The official launch of the 2017 Community Independence Celebrations last Saturday showcased the endless talent and creativity nestled in Barbados, but also served as an opportunity for Minister of Culture, Sports and Youth Stephen Lashley to chastise Barbadians who display negative behaviours.
The King George V Memorial Park was abuzz with activity as this year’s Parish Ambassadors were introduced to the public for the first time, under the theme, Celebrating Community Spirit: Inspiring Strength and Unity.
Flags of eleven different colours, matching the colours assigned to each parish, were waved energetically in the crowd as young talents such as ten-year-old violinist Sherece Rock captivated the crowd. The Hilda Skeene Primary School student performed a well-received delivery of Somewhere Over The Rainbow.
The primary schools were well represented as the explosive talent of students were highlighted. Reynold Weekes Primary School students had the crowd grooving as they danced to Home Sweet Home by Edwin Yearwood, while the Hilda Skeene Primary school serenaded the small crowd with a medley of songs that included School Daze, Barbados and Someone Inside So Strong.
The secondary schools could not be forgotten, of course, as the Daryll Jordan Secondary School Steel Orchestra enlivened the venue with the sweet sounds of the steel pan.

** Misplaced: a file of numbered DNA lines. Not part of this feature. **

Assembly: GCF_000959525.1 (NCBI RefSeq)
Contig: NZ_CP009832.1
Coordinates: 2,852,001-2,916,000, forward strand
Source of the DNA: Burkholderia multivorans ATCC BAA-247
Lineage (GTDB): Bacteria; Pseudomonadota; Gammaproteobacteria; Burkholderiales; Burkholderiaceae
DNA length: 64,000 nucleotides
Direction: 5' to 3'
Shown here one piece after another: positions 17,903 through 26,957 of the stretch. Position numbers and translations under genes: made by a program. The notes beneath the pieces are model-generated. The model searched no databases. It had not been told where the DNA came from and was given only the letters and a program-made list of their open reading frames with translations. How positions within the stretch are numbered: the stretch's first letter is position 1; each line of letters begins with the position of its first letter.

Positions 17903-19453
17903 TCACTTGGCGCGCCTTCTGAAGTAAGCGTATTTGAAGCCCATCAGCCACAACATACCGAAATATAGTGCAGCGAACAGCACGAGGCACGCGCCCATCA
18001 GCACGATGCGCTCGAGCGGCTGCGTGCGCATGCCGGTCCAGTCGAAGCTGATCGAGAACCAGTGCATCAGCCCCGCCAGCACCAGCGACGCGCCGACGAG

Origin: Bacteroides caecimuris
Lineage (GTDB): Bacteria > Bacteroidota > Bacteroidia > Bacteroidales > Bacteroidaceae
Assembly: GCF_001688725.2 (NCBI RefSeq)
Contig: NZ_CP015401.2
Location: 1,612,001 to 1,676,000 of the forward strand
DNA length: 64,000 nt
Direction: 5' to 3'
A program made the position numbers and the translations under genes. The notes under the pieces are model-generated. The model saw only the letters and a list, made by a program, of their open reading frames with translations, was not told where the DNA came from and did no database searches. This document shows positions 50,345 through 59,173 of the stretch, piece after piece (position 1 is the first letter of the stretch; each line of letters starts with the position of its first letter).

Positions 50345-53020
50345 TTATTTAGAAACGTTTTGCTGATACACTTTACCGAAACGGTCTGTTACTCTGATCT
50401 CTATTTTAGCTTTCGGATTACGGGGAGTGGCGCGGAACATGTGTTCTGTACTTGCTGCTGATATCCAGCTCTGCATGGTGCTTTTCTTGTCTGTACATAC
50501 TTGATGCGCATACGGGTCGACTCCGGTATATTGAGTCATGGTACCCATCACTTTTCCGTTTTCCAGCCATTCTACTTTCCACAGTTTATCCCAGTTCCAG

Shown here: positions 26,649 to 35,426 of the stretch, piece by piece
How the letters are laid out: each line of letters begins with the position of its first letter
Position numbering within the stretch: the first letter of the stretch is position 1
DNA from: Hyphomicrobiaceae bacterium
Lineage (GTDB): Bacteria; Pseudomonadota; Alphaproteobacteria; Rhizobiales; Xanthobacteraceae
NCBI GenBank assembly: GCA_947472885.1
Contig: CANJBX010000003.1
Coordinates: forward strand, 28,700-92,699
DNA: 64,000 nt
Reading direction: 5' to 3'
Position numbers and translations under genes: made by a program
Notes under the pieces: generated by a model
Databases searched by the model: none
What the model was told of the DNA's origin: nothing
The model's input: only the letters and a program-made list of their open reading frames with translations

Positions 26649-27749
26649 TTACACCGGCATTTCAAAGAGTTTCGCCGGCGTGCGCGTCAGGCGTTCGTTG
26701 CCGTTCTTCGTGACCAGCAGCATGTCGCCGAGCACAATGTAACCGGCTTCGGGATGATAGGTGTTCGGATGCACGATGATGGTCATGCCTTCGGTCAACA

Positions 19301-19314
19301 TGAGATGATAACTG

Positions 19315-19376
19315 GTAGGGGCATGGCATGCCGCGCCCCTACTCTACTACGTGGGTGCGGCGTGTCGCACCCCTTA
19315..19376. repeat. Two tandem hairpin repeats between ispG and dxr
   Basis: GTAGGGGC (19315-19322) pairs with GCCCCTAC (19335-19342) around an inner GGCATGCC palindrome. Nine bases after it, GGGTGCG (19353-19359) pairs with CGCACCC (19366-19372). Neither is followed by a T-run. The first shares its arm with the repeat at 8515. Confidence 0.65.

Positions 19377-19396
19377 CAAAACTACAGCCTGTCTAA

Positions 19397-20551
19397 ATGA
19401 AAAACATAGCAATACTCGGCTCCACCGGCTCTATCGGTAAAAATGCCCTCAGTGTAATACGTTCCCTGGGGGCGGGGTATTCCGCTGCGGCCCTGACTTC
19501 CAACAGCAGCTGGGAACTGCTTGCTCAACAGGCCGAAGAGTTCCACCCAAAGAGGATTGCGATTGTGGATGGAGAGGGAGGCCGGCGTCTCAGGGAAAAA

The crowd was also left in stitches during the performance of comedic duo Rum and Koke.
Minister of Culture, Sports and Youth Stephen Lashley described the Community Independence Celebrations as a gem that has greatly empowered communities and the lives of their young people, and thanked those who have made it possible.
“These Community Independence Celebrations could not have grown as they have done, if it were not for the dedication and commitment of the Parish Independence Committees, the Parish Ambassadors and the attendants who are all in the vanguard of the planning and execution of the various activities,” he said.
At the same time, the minister lamented what he said were many cases of distasteful behaviour being exhibited throughout the island.
“We still have too many pockets of loutish behaviour, chief offenders being those who continue to litter our public spaces, and the conductors and drivers of some of our ZRs who persist in playing loud music,” he said.
Lashley instead suggested that people get involved in more positive, community-centred activity. While acknowledging the progress made within the past 21 years of the Community Independence Secretariat’s existence, he contended that more Barbadians needed to be involved in developing their communities and, to a wider extent, the country.
“We need more Barbadians who will see the development of their communities and, ultimately, the development of their country as a personal responsibility. This responsibility should be seen in how to take care of our environment, how we look out for our neighbours, how disciplined we are, and the kind of respect we show for each other,” he said.
Minister Lashley challenged the ambassadors and other community representatives to use their positions and this opportunity to instill positive habits and traditional Barbadian values in people in their communities.